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11 May 2024

It’s no surprise Keir Starmer’s Labour took in Natalie Elphicke

I too was excited when I heard a Tory MP had defected. Then I remembered who she was.

By Jonn Elledge

This may not make me sound brilliant, I know, so please bear with me, but: the first emotion I felt on learning that Natalie Elphicke had defected to the Labour Party was delight. For reasons both personal and professional, I’m a sucker for any news story you can preface with the phrase: “The Tory government has been rocked by”. The MP for Dover crossing the floor at the start of PMQs absolutely fitted the bill.

But then I remembered who Natalie Elphicke was. 

If the MP for Dover’s surname is ringing faint bells that might be because she used to be married to the previous MP for Dover, Charlie Elphicke, who was suspended from the Conservative Party following sexual assault accusations from two of his staff. (Actually, he was suspended twice: once when the allegations were made in 2017, and again when he was charged in 2019. In between he was reinstated so that he could support Theresa May in a confidence vote. Goodo.) Mr Elphicke was found guilty in July 2020 and sentenced to two years’ imprisonment.

None of this should be taken as a reflection on his wife, of course. But she did publicly and enthusiastically try to cast doubt on his victims’ testimonies (she said one of the women was “embarrassingly and gushingly obsessed with him”), for which she apologised this week. Elphicke spoke in support of his appeal, arguing that, though he had “behaved badly”, the sentencing had been “excessive”. She was temporarily suspended from the Commons and admonished by the Standards Committee for trying to influence the judges, a matter for which she later apologised.

And Labour – an organisation that claims to be committed to social justice – has just welcomed her into the party.

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This is surely the worst strike against Natalie Elphicke but it isn’t the only one. Another thing she found herself backed into apologising for was her 2021 claim that the footballer and free school meals campaigner Marcus Rashford “should have spent more time perfecting his game and less time playing politics” after missing a crucial penalty for the England national team. Then there’s the hard line she’s taken on those desperate people currently crossing the Channel in small boats, castigating the Labour leadership for its “open borders” policies and attacking the Labour leader of Dover council for saying, “We should be more generous to illegal Channel migrants.” In her defection, she attacked Rishi Sunak’s failure to address the small-boats crisis – but she has not spoken out in favour of the one policy experts agree would do that: the creation of new, safe routes for asylum seekers. Indeed, she has claimed, wrongly, that such routes already exist.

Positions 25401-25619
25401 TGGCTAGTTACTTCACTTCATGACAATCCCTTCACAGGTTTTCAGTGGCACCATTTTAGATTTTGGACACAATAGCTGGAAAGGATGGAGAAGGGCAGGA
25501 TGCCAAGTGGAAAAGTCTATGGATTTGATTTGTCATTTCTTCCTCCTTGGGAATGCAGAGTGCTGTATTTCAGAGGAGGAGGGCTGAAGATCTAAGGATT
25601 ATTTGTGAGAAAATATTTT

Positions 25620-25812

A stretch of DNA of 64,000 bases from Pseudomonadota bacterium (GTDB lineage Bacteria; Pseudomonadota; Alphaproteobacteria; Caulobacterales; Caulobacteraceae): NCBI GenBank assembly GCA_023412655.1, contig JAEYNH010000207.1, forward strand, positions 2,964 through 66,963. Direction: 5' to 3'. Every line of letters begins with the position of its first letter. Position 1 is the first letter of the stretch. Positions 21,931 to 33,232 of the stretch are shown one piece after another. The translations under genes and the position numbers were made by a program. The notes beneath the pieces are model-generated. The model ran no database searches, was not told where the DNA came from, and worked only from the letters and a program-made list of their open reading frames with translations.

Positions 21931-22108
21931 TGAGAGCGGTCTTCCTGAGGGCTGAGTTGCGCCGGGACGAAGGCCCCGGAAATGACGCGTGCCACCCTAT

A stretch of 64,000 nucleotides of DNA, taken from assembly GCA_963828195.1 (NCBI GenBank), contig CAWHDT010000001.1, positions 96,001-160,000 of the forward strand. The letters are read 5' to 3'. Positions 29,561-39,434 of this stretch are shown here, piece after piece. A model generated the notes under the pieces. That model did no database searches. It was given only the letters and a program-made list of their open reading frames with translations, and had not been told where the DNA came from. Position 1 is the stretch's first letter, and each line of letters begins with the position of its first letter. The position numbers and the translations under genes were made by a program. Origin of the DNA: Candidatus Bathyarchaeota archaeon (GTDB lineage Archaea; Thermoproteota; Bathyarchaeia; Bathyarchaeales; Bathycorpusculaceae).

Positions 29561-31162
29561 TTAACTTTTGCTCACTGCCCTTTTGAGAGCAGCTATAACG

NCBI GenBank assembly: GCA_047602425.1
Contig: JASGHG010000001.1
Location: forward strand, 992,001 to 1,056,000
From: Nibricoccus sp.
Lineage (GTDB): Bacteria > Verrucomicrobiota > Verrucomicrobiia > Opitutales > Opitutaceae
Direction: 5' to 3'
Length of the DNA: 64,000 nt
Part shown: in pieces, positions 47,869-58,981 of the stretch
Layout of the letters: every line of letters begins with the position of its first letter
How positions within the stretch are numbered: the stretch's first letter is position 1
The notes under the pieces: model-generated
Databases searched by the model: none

That Keir Starmer’s party said yes is not entirely surprising. The defection of the Tory MP for a seat directly affected by the Prime Minister’s failure to deliver on a key pledge surely seemed too good to turn down. (This is, of course, why I was briefly and foolishly excited.) And Elphicke will not replace Mike Tapp as Labour’s candidate in Dover, so her views and history will not need to be considered by the next Labour government anyway. It seems, at first glance, a no-brainer.

But it’s the job of a potential government to look beyond that and consider what might come next. The enthusiastic embrace of a defector from the right of the Conservative Party has led to awkward questions for the Labour leadership about just how broad it’s willing to make its church – and even repeated enquiries about whether it would ever roll out a similar red carpet for Nigel Farage. This would be uncomfortable territory even if the party were not going out of its way to make clear its own left flank is not welcome, but it is. It all feels of a piece with the determination of some around Starmer to cut away any sections of the party’s agenda – pledges on workers’ rights, the Green New Deal – that might persuade somebody, somewhere, that this was a progressive government in waiting. The only thing that matters is winning: that means courting Tory votes, who count double, even if it alienates the left, who, it seems, barely count at all.

In such a campaign, welcoming Elphicke may work. Few people engage with the details of politics, and even Thursday’s front pages concerning splits and discomfort within Labour will likely have less impact than the 30-second radio news clips: most voters will hear the headline and get a whiff of the stench of decay gathering around the government, and know nothing more. Parliamentary defections over the issues Tory voters care about most also double as a permission slip for those same voters to reconsider their allegiance. On that level, reports from Dover suggest, this move may be effective.

But sometimes we all choose not to do things from which we would stand to benefit because they’re morally repugnant. The Labour Party simply should not be implying that those who care about migrants don’t matter.

The success of the Greens and independents in last week’s local elections is a reminder that hatred of the Tories runs much deeper than enthusiasm for Labour; after a general election, its support may well evaporate, and fast. To be successful, a Labour government will need both a platform worth delivering, and a coalition that’ll support it as it does. It’s not enough just to win. 

[See also: Will Labour’s alternative to the Rwanda scheme work?]

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